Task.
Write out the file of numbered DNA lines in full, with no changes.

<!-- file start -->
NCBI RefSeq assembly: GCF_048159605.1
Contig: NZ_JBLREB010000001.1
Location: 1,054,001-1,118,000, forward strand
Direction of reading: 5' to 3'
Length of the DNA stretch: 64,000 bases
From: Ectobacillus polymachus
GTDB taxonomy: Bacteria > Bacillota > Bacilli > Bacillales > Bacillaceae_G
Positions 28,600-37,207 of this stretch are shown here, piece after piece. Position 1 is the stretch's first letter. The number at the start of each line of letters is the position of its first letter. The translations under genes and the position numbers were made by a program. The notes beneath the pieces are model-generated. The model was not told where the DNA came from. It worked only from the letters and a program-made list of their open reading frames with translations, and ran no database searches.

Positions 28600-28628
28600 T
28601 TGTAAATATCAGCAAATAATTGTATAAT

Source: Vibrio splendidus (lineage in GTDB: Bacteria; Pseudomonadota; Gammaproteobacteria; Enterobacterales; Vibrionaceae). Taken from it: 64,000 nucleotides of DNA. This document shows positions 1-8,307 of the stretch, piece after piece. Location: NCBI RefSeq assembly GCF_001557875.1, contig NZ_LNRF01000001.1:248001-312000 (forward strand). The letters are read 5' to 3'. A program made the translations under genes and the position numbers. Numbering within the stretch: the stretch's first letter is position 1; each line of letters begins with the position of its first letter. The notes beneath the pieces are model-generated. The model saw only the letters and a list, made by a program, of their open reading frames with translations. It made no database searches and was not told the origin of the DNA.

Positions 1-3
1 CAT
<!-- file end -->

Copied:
NCBI RefSeq assembly: GCF_048159605.1
Contig: NZ_JBLREB010000001.1
Location: 1,054,001-1,118,000, forward strand
Direction of reading: 5' to 3'
Length of the DNA stretch: 64,000 bases
From: Ectobacillus polymachus
GTDB taxonomy: Bacteria > Bacillota > Bacilli > Bacillales > Bacillaceae_G
Positions 28,600-37,207 of this stretch are shown here, piece after piece. Position 1 is the stretch's first letter. The number at the start of each line of letters is the position of its first letter. The translations under genes and the position numbers were made by a program. The notes beneath the pieces are model-generated. The model was not told where the DNA came from. It worked only from the letters and a program-made list of their open reading frames with translations, and ran no database searches.

Positions 28600-28628
28600 T
28601 TGTAAATATCAGCAAATAATTGTATAAT

Source: Vibrio splendidus (lineage in GTDB: Bacteria; Pseudomonadota; Gammaproteobacteria; Enterobacterales; Vibrionaceae). Taken from it: 64,000 nucleotides of DNA. This document shows positions 1-8,307 of the stretch, piece after piece. Location: NCBI RefSeq assembly GCF_001557875.1, contig NZ_LNRF01000001.1:248001-312000 (forward strand). The letters are read 5' to 3'. A program made the translations under genes and the position numbers. Numbering within the stretch: the stretch's first letter is position 1; each line of letters begins with the position of its first letter. The notes beneath the pieces are model-generated. The model saw only the letters and a list, made by a program, of their open reading frames with translations. It made no database searches and was not told the origin of the DNA.

Positions 1-3
1 CAT